During an in-person ceremony under a tent on the Main Quad, Williston Northampton School hosted a scaled-down Commencement—its 180th—on May 22, 2021. The event, which usually sees the entire student body present, was open to graduates and two of their family members, as well as faculty and members of the administration, because of pandemic protocols. However, fewer attendees made the mood at the celebration no less joyous.
Head of School Robert W. Hill III welcomed the audience, both live and watching via livestream. After delivering a humorous Top-10 list of the COVID expressions we never want to hear again (number one being, “Would you please unmute yourself?”), he expanded on the idea of finding one’s voice: “Unmute yourself when you see injustice,” he told graduates. “Unmute yourself for a noble cause. Unmute yourself for a friend’s performance, to show your love of your family or grief at a funeral. Unmute yourself cheering on the sidelines. Unmute yourself in your future classrooms.”
Hill then segued into an introduction of political commentator Susan Del Percio ’87, who gave the Commencement keynote. She reminded students to listen respectfully to what people have to say—even people they don’t like and don’t agree with.
She also advised graduates to listen to the voice inside them that they may hear when faced with a challenge. “More often than not, when confronted with a challenge, if you listen to that voice, honestly, it can help you, guide you, through a lot.” She described the time when a booking agent called her and asked her to appear on “The Dylan Ratigan Show” on MSNBC. “I had never been on national television before, even though I had done lots of local TV.” She quickly Googled the show and thought to herself, “there is no way I can do this.” She started writing out the pros and cons, and the only con she scribbled down was that she was scared. “And that’s when I heard that voice that said, ‘If fear is the only reason you’re saying no, that is unacceptable.'”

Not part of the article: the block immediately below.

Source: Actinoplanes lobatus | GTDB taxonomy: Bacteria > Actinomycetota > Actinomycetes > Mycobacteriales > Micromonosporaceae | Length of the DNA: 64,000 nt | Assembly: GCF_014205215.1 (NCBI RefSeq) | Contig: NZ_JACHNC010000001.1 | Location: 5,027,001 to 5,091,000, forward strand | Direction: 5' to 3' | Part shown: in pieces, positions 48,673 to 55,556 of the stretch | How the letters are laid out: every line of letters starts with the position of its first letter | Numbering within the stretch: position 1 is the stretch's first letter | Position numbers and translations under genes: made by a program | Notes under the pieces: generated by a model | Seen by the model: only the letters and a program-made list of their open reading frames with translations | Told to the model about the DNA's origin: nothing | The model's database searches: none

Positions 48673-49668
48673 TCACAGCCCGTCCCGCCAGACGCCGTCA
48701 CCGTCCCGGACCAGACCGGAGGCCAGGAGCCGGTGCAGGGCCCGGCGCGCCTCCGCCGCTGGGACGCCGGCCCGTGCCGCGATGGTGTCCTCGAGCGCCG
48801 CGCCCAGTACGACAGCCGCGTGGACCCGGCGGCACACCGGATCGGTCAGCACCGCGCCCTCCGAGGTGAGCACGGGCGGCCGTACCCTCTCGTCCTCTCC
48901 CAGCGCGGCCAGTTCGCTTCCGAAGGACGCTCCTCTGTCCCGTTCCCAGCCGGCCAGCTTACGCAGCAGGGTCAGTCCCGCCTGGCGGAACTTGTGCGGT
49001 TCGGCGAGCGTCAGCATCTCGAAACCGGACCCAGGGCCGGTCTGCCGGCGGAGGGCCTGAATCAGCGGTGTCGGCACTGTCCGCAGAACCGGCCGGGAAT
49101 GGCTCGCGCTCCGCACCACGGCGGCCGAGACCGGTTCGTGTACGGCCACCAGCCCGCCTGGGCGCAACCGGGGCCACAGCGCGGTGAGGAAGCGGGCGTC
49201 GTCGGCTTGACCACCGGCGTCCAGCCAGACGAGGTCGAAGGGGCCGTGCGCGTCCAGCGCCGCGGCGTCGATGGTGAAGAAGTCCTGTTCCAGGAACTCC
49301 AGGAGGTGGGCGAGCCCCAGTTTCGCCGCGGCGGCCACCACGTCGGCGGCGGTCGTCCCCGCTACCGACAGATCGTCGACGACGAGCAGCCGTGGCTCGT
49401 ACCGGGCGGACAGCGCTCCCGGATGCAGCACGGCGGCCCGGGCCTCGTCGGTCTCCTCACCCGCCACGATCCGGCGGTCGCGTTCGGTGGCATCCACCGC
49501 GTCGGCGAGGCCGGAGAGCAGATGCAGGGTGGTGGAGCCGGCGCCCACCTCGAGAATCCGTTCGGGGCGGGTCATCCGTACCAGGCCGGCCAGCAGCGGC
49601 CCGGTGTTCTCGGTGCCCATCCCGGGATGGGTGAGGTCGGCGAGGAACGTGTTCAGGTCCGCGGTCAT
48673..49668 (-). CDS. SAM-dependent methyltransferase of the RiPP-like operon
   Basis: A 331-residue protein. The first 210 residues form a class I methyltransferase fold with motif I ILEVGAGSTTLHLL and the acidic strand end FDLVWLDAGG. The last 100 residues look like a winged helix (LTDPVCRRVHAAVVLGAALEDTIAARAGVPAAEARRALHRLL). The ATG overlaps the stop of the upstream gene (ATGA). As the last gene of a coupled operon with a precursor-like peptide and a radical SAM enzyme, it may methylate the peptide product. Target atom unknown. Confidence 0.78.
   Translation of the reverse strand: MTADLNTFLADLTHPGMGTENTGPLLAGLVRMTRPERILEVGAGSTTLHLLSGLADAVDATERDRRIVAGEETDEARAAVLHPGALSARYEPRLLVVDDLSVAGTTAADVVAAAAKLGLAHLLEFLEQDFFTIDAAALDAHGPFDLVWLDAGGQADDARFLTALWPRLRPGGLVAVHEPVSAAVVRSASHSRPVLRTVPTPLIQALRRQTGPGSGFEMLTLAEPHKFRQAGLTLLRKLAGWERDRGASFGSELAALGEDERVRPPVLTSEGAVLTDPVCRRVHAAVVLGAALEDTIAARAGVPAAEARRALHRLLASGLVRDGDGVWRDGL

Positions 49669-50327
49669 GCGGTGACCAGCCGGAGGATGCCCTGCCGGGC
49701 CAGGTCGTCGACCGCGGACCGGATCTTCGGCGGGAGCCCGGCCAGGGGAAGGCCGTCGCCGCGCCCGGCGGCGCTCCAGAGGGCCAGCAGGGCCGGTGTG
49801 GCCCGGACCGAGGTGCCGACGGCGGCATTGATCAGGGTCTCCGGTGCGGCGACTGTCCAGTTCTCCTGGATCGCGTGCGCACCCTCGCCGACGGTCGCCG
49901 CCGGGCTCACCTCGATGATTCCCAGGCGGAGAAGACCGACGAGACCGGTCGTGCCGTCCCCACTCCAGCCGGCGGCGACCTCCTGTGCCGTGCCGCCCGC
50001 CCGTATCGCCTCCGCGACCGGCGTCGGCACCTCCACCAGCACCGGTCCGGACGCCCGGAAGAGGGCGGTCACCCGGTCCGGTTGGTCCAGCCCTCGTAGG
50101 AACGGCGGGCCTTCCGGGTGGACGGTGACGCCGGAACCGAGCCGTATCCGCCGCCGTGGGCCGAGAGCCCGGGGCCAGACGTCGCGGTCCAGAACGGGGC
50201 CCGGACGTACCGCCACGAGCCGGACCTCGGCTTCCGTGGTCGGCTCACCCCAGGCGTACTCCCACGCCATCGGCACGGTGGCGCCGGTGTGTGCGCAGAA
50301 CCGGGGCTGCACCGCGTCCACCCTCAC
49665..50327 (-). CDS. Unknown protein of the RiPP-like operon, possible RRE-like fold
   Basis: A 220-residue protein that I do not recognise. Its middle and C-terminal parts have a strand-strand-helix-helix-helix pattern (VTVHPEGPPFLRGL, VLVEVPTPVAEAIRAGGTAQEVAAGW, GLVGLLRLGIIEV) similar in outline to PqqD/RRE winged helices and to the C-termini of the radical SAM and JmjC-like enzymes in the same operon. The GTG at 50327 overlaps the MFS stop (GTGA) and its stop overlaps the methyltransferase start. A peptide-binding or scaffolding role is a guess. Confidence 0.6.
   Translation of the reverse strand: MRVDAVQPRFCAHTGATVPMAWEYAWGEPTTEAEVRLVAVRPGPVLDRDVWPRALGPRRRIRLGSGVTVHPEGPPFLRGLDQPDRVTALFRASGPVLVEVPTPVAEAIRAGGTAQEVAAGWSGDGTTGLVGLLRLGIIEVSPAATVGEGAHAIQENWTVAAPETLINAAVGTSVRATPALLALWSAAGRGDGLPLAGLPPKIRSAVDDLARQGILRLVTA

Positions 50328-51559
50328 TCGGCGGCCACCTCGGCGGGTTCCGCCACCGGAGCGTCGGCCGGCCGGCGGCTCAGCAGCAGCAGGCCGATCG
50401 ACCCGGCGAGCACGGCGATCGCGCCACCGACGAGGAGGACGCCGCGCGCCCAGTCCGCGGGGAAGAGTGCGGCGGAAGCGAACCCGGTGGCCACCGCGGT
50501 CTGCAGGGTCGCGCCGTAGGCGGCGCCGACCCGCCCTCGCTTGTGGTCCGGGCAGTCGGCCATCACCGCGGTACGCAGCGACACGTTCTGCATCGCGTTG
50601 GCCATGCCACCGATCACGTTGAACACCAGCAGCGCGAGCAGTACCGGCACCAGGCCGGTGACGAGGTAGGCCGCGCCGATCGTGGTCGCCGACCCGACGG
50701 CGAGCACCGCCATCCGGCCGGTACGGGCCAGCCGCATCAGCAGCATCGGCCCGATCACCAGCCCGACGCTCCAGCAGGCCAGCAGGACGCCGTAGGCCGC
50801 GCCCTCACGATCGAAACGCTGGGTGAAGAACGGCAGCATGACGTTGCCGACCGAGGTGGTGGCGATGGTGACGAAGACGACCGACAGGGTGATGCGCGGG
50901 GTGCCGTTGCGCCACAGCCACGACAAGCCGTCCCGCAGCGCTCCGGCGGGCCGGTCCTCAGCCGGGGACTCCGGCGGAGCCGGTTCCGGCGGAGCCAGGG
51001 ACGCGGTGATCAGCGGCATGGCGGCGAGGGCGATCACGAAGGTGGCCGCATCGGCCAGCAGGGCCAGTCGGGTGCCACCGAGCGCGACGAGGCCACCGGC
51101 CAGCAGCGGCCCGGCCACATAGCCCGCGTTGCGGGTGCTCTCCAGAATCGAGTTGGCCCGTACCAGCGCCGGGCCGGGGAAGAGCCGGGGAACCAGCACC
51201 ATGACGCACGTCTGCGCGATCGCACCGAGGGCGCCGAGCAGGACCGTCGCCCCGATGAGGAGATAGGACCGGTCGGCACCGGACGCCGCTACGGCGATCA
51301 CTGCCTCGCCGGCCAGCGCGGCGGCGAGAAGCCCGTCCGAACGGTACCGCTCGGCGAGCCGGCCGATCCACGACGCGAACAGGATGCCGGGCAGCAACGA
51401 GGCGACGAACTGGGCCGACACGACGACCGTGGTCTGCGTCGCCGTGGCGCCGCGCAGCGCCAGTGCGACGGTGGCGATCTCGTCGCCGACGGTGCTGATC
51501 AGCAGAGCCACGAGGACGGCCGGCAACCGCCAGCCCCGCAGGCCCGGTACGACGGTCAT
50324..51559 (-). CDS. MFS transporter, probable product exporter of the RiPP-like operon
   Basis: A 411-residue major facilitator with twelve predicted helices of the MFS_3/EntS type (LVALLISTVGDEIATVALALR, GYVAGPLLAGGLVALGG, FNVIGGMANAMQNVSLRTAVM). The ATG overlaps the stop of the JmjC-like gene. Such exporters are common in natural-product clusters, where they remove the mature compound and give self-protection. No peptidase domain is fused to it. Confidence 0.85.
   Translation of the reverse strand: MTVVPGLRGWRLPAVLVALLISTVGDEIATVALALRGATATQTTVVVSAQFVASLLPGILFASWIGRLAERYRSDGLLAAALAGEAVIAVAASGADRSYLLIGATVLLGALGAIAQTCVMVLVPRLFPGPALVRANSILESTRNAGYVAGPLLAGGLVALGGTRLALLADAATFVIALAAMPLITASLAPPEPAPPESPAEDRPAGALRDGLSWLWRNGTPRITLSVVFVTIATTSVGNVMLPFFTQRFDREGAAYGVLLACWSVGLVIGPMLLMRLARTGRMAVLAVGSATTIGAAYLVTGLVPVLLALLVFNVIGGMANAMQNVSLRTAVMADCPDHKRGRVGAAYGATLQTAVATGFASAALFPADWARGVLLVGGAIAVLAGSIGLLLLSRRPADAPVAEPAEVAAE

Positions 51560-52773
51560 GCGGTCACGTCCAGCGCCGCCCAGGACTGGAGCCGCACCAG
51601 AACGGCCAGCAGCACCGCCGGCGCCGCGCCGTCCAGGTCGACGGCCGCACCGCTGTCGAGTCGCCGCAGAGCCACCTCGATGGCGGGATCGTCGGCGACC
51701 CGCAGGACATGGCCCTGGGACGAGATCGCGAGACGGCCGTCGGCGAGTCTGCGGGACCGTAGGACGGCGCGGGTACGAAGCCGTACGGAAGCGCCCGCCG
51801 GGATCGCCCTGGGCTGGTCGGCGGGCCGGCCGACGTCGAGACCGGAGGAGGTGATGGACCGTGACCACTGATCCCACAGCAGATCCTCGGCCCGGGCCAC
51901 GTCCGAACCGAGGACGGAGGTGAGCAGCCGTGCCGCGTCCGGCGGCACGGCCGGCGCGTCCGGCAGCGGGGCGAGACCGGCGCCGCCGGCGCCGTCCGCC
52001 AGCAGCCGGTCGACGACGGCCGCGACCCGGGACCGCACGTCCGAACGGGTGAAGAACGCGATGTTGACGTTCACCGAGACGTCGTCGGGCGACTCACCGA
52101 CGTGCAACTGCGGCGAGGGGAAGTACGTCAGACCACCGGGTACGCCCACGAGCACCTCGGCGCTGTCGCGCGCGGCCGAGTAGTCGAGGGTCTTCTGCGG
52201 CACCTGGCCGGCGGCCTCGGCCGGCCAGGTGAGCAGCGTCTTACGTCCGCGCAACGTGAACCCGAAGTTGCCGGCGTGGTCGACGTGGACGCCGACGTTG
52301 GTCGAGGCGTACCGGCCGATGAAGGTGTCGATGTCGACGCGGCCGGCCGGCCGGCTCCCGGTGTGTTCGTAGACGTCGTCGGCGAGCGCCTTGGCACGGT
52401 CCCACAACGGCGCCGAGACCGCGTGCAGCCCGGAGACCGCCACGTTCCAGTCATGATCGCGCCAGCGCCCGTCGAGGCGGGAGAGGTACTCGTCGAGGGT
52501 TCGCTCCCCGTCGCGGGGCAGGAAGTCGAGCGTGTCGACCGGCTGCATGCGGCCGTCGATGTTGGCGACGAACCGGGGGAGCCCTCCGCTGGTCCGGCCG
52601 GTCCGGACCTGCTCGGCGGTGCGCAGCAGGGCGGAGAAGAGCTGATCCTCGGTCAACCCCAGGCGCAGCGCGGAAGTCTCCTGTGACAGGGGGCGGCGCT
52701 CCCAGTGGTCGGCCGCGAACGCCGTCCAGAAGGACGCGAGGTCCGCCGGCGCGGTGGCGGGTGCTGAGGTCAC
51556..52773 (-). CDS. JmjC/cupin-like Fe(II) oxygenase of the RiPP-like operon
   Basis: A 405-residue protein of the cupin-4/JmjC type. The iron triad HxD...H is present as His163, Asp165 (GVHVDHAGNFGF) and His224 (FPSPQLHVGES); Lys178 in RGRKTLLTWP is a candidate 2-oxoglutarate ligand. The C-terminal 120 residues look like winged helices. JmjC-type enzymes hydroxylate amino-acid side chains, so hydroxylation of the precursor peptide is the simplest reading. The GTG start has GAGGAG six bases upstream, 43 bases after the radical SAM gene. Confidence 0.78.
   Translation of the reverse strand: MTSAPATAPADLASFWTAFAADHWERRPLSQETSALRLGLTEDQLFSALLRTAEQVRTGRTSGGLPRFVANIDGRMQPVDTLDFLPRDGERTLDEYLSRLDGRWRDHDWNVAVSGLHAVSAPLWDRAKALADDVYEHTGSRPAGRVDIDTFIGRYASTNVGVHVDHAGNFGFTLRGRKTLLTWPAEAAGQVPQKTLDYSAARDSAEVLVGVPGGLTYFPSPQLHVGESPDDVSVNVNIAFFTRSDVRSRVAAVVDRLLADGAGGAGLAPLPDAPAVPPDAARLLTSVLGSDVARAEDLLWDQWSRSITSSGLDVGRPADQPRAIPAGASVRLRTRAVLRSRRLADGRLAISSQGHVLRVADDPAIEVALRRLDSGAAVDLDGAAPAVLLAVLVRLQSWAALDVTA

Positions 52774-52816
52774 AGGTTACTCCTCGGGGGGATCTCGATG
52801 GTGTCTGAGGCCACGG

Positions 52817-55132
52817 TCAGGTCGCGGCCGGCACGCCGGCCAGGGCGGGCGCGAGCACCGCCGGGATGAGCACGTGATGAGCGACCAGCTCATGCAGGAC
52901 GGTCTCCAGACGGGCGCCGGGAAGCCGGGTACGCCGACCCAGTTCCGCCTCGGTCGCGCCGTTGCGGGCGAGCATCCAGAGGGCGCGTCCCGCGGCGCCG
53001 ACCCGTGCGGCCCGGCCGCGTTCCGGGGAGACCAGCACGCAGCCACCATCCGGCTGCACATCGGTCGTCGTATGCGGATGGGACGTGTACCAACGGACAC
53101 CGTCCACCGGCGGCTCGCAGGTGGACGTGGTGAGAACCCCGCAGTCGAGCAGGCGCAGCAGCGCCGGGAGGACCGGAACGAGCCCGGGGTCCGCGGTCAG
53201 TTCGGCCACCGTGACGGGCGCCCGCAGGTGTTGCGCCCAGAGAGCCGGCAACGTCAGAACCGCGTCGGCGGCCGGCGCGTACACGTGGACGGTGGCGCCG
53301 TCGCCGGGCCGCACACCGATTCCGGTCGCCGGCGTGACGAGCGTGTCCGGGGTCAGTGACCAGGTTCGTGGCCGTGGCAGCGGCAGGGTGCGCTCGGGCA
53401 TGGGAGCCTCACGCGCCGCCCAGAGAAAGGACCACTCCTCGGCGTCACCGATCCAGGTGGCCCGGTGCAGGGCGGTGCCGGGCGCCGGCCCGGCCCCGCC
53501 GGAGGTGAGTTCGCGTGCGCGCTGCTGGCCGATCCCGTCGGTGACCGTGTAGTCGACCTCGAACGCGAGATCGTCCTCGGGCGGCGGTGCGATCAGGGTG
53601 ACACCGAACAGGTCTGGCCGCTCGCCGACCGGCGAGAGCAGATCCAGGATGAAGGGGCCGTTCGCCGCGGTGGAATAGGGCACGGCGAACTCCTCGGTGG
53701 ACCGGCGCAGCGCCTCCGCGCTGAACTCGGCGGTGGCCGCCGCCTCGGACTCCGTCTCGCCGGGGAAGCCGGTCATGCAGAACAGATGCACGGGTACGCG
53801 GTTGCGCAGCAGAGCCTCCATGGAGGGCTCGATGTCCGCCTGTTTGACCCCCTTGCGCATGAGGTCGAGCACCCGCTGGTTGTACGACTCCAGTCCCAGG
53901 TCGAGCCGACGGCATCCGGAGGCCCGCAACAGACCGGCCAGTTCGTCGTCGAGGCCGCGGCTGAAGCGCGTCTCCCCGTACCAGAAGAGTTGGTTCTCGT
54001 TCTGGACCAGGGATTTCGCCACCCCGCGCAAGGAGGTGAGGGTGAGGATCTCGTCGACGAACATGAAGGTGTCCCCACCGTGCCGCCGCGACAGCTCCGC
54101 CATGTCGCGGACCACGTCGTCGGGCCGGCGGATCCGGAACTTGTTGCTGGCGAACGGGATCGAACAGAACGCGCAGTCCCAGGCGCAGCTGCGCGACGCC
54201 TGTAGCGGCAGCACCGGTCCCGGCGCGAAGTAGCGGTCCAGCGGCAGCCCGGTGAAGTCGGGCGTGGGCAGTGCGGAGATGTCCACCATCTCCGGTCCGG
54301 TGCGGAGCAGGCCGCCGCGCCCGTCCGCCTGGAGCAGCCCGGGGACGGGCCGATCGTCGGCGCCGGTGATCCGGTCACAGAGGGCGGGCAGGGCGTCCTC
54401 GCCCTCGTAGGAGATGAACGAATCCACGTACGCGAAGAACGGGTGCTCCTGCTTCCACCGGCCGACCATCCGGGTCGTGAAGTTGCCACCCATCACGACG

She said “yes,” and after the first few appearances, MSNBC offered her a contract. “From that day forward,” she said, “I have always listened to that voice.”
Del Percio also reminded listeners, “No one achieves great success without failure. It’s the thing that keep us real. It’s what motivates us. It’s what makes us human.”
In closing, she exhorted the class of 2021 to “go out there and be remarkable!”
Speaking of remarkable, 10 seniors were welcomed into the Cum Laude Society during Commencement. These scholars were:
Gabriel P. Davila Bustamante
Thomas A. Motyka
Bach Xuan Nguyen
Mr. Hill then invited senior speaker Mel Baseman to the stage. Baseman told her fellow graduates to “be the most authentic and bold version of yourself” as they move on to college.
Following her speech, and the presentation of diplomas, John Hazen White Jr. ’76, the Chair of the Williston Board of Trustees, officially conferred upon the 122 seniors the title of “graduates.”
Closing the ceremony, a video was shown of WNS Choirs singing the song “And Wherever You Are.” Graduates proceeded to say good-bye to faculty and friends on the traditional receiving line, flanking the driveway.
A round-up of Commencement links: